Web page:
|Publication number||US6325342 B1|
|Application number||US 09/525,961|
|Publication date||Dec 4, 2001|
|Filing date||Mar 15, 2000|
|Priority date||Mar 22, 1999|
|Also published as||CA2301927A1, EP1038472A1|
|Publication number||09525961, 525961, US 6325342 B1, US 6325342B1, US-B1-6325342, US6325342 B1, US6325342B1|
|Original Assignee||Jean-Francois Dignat|
|Export Citation||BiBTeX, EndNote, RefMan|
|Patent Citations (15), Referenced by (6), Classifications (11), Legal Events (4)|
|External Links: USPTO, USPTO Assignment, Espacenet|
This invention relates to office equipment such as desks and computer work stations, and more particularly to good-posture maintaining devices and upper body supports for persons sitting at a desk or work station and operating a keyboard, mouse or other data entry instrument.
Typist and computer operators who spend long hours sitting at a desk or work station operating a keyboard, mouse, input pad or other manipulable data entry instrument are subject to neuromyalgic traumas such as cervical, dorsal and cervico-brachial neuralgia. Persons already affected by arthritis, kyphotic or scoliosic disorders are often unable to withstand long periods of work sitting at a desk or work station. The above-described pathological phenomena are due to both the gravitational pull of the arms upon the scapular girdle, and bad posture imposed by faulty seat and improper height setting of the seat or work surface.
The prior art already offers devices designed to avoid or relieve carpo tunnel syndrome, tendinitis and other hand and wrist pathological conditions. Exemplary embodiments of such devices are disclosed in: U.S. Pat. No. 4,482,063 Berke et al., EPO Application No. 90123968.1 Edtech Co., British Application NO. 2,249,053A Ledesma; and U.S. Pat. No. 5,402,972 Schmidt. Those embodiments are not configured to support the upper body and relieve or avoid any spinal, scapular or brachial traumas, but are strictly intended, shaped and dimensioned to support the wrists or the distal portions of the user's forearm providing no convenient support surfaces for the elbows or proximal portions of the forearms against which the weight of the upper body could come to bear. The instant inventor is believed to be the first to identify the mechanical causes of the upper body neuromyalgic syndromes and to devise an effective remedial solution.
The principal and secondary objects of this invention are to avoid or relieve neuromyalgic traumas of the spine and shoulders, caused by long periods of sitting at a desk or work station while operating a keyboard, mouse, input pad or other manipulable data entry instrument, by providing a convenient comfortable and effective support of the scapular girdle and spine through the upper arms.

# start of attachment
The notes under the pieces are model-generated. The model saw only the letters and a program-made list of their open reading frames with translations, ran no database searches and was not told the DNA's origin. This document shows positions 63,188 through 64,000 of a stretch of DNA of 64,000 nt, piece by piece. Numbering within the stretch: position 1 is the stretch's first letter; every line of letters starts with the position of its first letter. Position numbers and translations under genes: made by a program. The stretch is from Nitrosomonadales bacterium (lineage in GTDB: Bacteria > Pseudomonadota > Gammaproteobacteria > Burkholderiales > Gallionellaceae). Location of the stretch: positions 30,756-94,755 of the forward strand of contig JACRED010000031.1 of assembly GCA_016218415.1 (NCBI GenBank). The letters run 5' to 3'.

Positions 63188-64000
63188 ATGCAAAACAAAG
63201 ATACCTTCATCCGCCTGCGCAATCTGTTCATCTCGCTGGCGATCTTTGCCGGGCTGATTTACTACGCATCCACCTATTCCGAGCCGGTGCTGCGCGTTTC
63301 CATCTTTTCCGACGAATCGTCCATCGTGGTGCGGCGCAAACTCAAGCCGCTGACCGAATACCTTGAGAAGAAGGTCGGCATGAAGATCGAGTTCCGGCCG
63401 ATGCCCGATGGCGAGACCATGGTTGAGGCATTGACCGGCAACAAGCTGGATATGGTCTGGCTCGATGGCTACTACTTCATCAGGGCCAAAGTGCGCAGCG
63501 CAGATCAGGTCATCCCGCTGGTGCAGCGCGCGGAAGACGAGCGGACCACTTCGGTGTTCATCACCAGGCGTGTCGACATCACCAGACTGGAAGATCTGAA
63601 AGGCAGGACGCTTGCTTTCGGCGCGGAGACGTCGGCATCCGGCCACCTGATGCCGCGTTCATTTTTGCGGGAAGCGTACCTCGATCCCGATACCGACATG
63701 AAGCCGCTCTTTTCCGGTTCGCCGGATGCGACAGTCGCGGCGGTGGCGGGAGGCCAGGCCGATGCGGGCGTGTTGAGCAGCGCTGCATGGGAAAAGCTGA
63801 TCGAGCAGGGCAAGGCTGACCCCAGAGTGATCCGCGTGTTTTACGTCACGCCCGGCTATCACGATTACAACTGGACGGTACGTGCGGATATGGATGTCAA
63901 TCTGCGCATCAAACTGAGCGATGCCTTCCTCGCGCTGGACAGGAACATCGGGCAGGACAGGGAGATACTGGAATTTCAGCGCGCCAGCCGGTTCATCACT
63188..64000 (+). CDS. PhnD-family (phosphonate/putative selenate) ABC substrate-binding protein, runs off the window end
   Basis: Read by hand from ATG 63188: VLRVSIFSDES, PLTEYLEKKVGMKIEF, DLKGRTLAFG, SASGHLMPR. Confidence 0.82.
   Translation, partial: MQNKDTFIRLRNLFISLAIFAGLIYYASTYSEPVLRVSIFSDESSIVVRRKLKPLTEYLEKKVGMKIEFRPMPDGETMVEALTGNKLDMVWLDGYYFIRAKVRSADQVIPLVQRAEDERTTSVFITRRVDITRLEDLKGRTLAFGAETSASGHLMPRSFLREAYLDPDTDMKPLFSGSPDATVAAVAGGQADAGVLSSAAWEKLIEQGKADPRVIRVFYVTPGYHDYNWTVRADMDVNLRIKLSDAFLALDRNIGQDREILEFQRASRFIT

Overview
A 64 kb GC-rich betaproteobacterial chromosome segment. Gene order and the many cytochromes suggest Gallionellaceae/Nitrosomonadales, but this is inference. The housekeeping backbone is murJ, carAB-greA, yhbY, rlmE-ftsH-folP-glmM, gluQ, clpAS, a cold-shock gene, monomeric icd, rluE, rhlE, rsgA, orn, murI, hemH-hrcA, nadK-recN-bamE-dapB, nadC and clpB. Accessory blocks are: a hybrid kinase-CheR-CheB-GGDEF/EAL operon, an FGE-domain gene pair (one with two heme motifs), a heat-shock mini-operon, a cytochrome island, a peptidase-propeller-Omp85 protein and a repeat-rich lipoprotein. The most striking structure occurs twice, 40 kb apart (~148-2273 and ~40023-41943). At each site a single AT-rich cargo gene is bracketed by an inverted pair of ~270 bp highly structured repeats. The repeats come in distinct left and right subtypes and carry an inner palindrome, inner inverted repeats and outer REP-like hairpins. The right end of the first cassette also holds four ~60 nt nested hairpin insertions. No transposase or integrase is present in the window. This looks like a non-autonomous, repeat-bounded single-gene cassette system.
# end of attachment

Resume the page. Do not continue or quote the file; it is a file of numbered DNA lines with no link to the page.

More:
These and other valuable objects are achieved by the device that places pads or support bars in supporting contact with the elbows and proximal end sections of the operator's forearms nearest the elbows. The support member comprises a pair of telescopic segments which are cantilevered from a support bracket attached under the desktop structure. The height and distance of the support member from the desktop structure is adjusted by axial movement of one of the telescopic segments and, in an alternate embodiment, by pivotal movement of the arm.
FIG. 1 is a side view of a vertebral support device according to the invention;
FIG. 2 is bottom plan view of the support bar;
FIG. 3 is a detail cross-sectional view of the axial adjustment mechanism;
FIG. 4 is a front view of the bearing bracket;
FIG. 5 is a side view of a first alternate embodiment of the invention;
FIG. 6 is a side view of a second alternate embodiment of the invention; and
FIG. 7 is a side view of a third alternate embodiment of the invention.
Referring now to the drawing there is shown in FIG. 1-4 a first embodiment of a vertebral strain relief device 1 according to the invention. The device is designed to be fitted to a work bench or desktop structure 2 or any other similar structure designed to hold a keyboard 3, mouse or other type of manipulable data input instrument.